“Heavens no, child.” He lifts me into the backseat of his car, a golden cocoon of warmth. “You’re almost frozen to death. Lucky I saw you lying there.” The car’s engine is running and he leans over and cranks the heater onto full; pulls out a blanket and wraps it around me. He places his hands on my cheeks and I feel the warmth penetrating, burning.

“You must be God then.” My voice is still slurred, my core frozen but I’m amazed at this answer to prayer.

“I’m just a farmer, lass.” The man’s voice is rough with emotion. “I was on my way home after being delayed by car trouble. Now I understand why.”

I drift off again, hearing snatches of conversation. “Found her in the mountains ... hypothermic ... if an ambulance can meet us ...”

He reminds me of Dad, and long-lost hope seeps into my heart. Winter may be the season of death ... but it’s always followed by spring, isn’t it. I breathe a prayer of thanks as my eyes droop closed.


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This article has been read 483 times
Member Comments
Member Date
Laury Hubrich 08/20/09
This is a sad story. I am glad the girl was found. I like your descriptions. Nice job.
Dee Yoder 08/20/09
Good story! It had me drawn in from the start. I like the light of hope at the end, too.
Deborah Engle 08/20/09
Excellent job1 I felt her desperation and her pain. The story was well done, but I need to know what happens next!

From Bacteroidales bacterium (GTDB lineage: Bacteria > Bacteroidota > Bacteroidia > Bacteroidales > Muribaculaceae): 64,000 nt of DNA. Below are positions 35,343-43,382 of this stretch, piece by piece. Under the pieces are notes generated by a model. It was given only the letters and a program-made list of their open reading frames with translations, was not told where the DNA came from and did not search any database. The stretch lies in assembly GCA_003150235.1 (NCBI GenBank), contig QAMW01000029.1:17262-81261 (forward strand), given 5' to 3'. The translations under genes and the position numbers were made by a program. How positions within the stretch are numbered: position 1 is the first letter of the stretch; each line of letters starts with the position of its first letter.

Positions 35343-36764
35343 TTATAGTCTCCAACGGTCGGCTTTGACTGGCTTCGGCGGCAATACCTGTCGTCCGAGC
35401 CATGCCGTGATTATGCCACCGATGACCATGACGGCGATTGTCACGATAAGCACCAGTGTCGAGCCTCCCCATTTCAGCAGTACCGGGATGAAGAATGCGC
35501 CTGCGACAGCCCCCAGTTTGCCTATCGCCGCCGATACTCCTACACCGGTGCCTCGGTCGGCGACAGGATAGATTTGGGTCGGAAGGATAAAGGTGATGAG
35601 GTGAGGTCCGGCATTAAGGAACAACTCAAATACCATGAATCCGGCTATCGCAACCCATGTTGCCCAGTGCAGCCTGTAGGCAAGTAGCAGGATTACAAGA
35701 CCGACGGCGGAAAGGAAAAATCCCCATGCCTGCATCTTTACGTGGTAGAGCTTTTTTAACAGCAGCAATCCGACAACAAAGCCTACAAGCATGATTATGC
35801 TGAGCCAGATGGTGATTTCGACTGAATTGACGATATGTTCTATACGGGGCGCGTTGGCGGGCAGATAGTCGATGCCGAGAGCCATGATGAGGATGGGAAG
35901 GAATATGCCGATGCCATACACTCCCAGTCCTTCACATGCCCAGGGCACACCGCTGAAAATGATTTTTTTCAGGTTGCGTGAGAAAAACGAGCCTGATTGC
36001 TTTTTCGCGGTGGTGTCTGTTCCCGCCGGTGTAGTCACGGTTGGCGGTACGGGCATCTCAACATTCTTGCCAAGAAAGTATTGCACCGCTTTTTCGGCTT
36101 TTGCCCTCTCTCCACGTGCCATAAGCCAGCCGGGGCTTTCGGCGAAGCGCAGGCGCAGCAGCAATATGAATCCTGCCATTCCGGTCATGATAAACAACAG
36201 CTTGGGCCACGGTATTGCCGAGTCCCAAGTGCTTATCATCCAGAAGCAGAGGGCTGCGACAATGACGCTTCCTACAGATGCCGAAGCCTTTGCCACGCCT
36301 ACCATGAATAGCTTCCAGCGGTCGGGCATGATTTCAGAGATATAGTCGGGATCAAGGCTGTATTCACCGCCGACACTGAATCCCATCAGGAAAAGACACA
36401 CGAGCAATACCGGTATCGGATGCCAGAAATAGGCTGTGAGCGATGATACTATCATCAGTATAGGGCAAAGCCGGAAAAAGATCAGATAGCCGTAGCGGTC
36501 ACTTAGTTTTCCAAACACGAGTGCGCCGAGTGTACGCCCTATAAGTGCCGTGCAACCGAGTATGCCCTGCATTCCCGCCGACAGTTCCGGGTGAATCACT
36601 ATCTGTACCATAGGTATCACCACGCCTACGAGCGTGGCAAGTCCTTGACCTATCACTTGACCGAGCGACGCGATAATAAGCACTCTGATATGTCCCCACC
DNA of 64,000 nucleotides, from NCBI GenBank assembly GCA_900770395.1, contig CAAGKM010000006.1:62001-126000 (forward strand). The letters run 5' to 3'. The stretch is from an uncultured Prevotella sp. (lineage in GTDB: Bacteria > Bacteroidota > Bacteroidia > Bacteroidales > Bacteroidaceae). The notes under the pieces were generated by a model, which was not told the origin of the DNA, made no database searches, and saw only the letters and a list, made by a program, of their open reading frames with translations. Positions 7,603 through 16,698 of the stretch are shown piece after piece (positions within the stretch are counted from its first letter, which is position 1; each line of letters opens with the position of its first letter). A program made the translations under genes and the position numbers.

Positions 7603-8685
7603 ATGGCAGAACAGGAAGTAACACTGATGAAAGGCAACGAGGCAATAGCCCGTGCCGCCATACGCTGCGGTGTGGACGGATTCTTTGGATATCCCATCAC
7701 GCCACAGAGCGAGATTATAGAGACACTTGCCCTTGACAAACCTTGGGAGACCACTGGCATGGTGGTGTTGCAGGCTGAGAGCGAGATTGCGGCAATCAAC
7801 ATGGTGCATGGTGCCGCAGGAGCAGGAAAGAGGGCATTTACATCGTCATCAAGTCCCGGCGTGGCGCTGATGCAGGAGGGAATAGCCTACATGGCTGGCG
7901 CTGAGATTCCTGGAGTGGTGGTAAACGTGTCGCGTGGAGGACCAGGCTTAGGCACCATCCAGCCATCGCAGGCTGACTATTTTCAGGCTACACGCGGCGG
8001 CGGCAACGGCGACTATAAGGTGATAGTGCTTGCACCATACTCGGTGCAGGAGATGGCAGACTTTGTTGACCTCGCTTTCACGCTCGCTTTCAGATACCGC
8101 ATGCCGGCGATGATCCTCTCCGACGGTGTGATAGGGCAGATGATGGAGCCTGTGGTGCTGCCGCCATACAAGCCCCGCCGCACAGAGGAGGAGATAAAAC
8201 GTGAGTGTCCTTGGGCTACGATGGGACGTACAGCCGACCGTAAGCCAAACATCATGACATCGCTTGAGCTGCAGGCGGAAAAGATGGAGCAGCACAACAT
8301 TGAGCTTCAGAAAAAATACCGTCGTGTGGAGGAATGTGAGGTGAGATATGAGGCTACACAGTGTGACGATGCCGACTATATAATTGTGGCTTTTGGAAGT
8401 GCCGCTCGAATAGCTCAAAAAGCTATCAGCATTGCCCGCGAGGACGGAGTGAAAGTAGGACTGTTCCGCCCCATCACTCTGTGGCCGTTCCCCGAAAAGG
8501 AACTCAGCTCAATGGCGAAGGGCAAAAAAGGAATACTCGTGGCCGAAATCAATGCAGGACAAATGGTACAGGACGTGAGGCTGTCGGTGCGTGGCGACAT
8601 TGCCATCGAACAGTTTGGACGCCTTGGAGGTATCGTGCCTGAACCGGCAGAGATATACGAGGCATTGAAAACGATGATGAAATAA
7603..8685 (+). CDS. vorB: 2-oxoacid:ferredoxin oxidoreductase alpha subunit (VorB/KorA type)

Janice Fitzpatrick08/20/09
Yes, I agree with Deborah, I want to now what happens next. You have to finish this. It is riveting in parts and the end has me wanting more. Great job, well done.
Connie Dixon08/20/09
Loved this. Two extremes of good and evil people. Great descriptions, and effortless dialogue. Great combination for an awesome story.
Charla Diehl 08/21/09
This grabbed me and still has hold of my need to know what happens next. Liked the pace of this, your characters and the fact that it ended on a good note.
Verna Cole Mitchell 08/21/09
I was captured by your descriptions--pearls and icing, for example. You did a great job of drawing your reader into your mc's feelings.
Val Clark08/23/09
I liked your use of evocative phrases like: 'and I imagine them becoming part of nature, crystallising, becoming ice fossils.' to underpin her thoughts, feelings and her situation. I think it would take a novel and a lot of inner searching and pain on the part of the writer to finish this gritty story. :-)
Pam Ford Davis 08/24/09
Could personally feel her emotional and physical cold, and visualize two very opposite men.
Colin Swann08/24/09
A disturbing story but a good ending. Enjoyed your interesting tale.
Mona Purvis08/24/09
Strong story about a miserable family life due to substance abuse and more. She was powerless, but God prevailed. I love the character of her rescuer. Compelling, rich and deep. Not an entry to just breeze through...leaves the reader aching for change.
Mona
Eileen Knowles08/24/09
I really enjoyed your piece. So many powerful images. I especially liked this line. "Winter may be the season of death...but it is always followed by spring..."
Very nice!
Beth LaBuff 08/24/09
Thank you for the rescue at the end. This was very gripping.